3 Reasons Why Neurofeedback Works For Trauma Survivors

Trauma comes in many forms, but it can have severe effects on survivors. Many treatments are available to help survivors overcome their traumatic experiences.

Common Forms of Trauma Treatment

  1. Cognitive therapy helps trauma survivors recognize harmful patterns of thought, and by becoming aware of them, hopefully, help to change them.
  2. Exposure therapy creates a safe space for survivors to relive and face the root of their trauma or a traumatic experience, and by experiencing it with positive outcomes, to overcome their triggers.
  3. Various kinds of medication can be diagnosed to help survivors with the anxiety and depression that often accompany trauma; some medications can also help with nightmares, which many trauma survivors experience.

Why Neurofeedback And Trauma Are An Ideal Fit

Neurofeedback improves brain function by training the brain to function differently. The patient’s brain waves are monitored and analyzed, and then this information is used to rewire the brain to change its normal functions. The patient repeats activities until the desired change is achieved, and then they are rewarded for this achievement.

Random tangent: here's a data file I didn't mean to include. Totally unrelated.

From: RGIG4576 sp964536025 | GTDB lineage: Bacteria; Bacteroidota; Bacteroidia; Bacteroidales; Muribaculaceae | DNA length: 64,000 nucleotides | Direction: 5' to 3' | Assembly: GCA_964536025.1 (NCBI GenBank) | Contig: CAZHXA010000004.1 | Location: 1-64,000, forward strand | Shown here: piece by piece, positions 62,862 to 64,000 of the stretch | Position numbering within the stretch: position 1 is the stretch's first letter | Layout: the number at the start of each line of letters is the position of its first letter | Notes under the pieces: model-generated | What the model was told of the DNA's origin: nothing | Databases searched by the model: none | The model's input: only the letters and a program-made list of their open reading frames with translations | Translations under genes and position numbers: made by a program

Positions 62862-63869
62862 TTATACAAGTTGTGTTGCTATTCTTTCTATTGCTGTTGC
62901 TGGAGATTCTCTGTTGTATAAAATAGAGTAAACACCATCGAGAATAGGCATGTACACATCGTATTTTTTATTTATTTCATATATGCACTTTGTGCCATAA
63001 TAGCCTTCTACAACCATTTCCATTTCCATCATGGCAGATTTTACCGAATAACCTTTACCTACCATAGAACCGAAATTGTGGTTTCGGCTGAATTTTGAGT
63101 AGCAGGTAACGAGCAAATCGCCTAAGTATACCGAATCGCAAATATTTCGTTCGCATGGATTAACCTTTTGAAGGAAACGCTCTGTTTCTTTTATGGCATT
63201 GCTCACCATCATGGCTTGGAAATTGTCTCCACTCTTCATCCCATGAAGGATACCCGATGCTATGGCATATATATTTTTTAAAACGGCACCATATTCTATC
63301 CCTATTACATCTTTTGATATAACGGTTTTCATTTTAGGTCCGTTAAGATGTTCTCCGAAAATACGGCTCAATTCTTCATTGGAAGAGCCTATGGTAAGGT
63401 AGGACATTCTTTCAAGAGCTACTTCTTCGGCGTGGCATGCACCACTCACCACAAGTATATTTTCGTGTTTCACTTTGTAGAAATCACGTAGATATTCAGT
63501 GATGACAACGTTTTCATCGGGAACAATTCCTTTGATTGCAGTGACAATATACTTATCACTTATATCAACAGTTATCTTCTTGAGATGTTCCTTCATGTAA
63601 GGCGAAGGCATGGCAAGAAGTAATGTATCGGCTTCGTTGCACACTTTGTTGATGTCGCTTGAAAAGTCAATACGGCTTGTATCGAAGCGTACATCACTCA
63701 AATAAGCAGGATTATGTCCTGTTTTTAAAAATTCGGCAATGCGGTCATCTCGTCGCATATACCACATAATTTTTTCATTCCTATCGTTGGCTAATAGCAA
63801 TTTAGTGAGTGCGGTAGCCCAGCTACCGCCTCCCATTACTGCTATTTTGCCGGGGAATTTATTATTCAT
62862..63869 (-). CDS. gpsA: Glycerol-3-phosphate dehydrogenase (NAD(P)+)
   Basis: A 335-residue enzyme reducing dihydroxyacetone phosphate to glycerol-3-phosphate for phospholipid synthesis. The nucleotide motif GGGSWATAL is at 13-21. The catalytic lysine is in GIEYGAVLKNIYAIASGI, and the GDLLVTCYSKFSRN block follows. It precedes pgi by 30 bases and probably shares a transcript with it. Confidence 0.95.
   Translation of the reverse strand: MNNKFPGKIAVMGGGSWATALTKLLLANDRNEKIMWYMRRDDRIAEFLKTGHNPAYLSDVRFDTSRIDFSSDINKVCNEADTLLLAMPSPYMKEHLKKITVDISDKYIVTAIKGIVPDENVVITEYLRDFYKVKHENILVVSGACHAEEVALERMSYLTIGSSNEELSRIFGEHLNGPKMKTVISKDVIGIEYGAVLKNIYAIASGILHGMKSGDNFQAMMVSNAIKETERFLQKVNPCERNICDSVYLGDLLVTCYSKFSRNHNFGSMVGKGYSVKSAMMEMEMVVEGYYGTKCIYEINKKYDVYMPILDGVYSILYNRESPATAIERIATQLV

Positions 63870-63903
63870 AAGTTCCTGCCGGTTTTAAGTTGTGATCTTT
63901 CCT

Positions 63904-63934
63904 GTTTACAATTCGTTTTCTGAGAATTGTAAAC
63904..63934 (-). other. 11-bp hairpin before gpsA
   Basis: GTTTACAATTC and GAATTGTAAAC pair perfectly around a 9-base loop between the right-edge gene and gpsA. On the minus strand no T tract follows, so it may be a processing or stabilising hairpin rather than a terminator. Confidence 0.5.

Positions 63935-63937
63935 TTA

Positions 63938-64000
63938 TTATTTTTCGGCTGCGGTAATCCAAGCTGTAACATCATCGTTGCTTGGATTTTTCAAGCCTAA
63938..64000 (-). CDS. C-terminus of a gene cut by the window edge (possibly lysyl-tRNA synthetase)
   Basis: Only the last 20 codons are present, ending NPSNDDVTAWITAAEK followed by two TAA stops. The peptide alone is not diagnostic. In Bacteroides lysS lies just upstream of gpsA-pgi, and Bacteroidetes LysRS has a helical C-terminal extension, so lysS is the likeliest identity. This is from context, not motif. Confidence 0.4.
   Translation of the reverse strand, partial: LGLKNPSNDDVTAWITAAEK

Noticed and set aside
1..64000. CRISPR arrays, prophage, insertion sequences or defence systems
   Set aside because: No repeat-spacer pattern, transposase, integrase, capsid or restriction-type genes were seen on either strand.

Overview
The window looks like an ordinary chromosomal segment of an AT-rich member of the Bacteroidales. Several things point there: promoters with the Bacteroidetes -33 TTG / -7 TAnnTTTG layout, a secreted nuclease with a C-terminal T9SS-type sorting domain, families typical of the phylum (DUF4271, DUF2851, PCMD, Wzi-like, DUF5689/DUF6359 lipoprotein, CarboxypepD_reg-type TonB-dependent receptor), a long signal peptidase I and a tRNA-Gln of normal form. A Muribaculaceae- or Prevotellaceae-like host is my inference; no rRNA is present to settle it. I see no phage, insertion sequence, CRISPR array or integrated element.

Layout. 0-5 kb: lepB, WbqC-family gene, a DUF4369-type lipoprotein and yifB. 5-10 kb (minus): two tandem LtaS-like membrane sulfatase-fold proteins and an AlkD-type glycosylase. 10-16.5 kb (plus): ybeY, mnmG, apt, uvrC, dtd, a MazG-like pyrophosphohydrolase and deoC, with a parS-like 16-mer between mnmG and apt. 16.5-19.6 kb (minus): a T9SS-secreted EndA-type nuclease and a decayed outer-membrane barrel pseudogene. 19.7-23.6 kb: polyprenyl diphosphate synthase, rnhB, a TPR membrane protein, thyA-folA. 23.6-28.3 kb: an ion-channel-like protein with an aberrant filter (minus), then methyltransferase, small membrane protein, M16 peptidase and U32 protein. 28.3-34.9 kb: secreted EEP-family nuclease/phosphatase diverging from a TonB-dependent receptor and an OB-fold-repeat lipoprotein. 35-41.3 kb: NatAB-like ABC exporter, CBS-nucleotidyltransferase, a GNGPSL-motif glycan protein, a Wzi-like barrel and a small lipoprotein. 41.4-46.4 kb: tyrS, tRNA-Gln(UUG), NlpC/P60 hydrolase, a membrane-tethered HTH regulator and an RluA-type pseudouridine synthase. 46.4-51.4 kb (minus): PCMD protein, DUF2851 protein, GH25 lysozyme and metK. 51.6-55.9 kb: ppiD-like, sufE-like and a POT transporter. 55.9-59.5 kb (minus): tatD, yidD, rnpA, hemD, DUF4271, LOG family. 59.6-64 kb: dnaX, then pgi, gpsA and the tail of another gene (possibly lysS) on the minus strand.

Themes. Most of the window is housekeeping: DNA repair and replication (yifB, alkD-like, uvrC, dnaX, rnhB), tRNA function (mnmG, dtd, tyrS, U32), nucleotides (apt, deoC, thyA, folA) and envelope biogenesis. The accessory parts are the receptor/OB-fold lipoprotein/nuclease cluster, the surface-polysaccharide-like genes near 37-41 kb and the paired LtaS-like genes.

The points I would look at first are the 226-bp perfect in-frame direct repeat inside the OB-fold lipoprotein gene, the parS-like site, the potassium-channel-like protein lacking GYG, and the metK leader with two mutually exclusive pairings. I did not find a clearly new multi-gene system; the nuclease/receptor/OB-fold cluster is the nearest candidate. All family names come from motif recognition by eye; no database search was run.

Here are some reasons why neurofeedback works so well for trauma survivors:

  1. The Research Proves It Works. Research proves that neurofeedback helps both adults and children who have experienced trauma. Neurofeedback allows them to go back to “normal,” allowing them to handle emotions and attention so they can pursue goals and integrate into society and create connections with others.
  2. It Gives Trauma Survivors Control. Often, traumatized patients have undergone an experience where control was taken away from them, and this affects them to this day. In neurofeedback, they are actively participating in their recovery. Giving them the ability to work on their own brains, with immediate feedback and rewards, is highly beneficial.
  3. It Focuses on the Brain and Not on The Traumatic Event. Trauma survivors often avoid more intense therapy such as exposure therapy, and are more comfortable trying neurofeedback. Neurofeedback doesn’t require remembering or re-experienced painful emotions, but instead focuses on the fix.

Dr. Trish Leigh has coached many traumatized patients through her short courses on neurofeedback, as well as live workshops. Her courses teach people how to rewire their brains for success and happiness.


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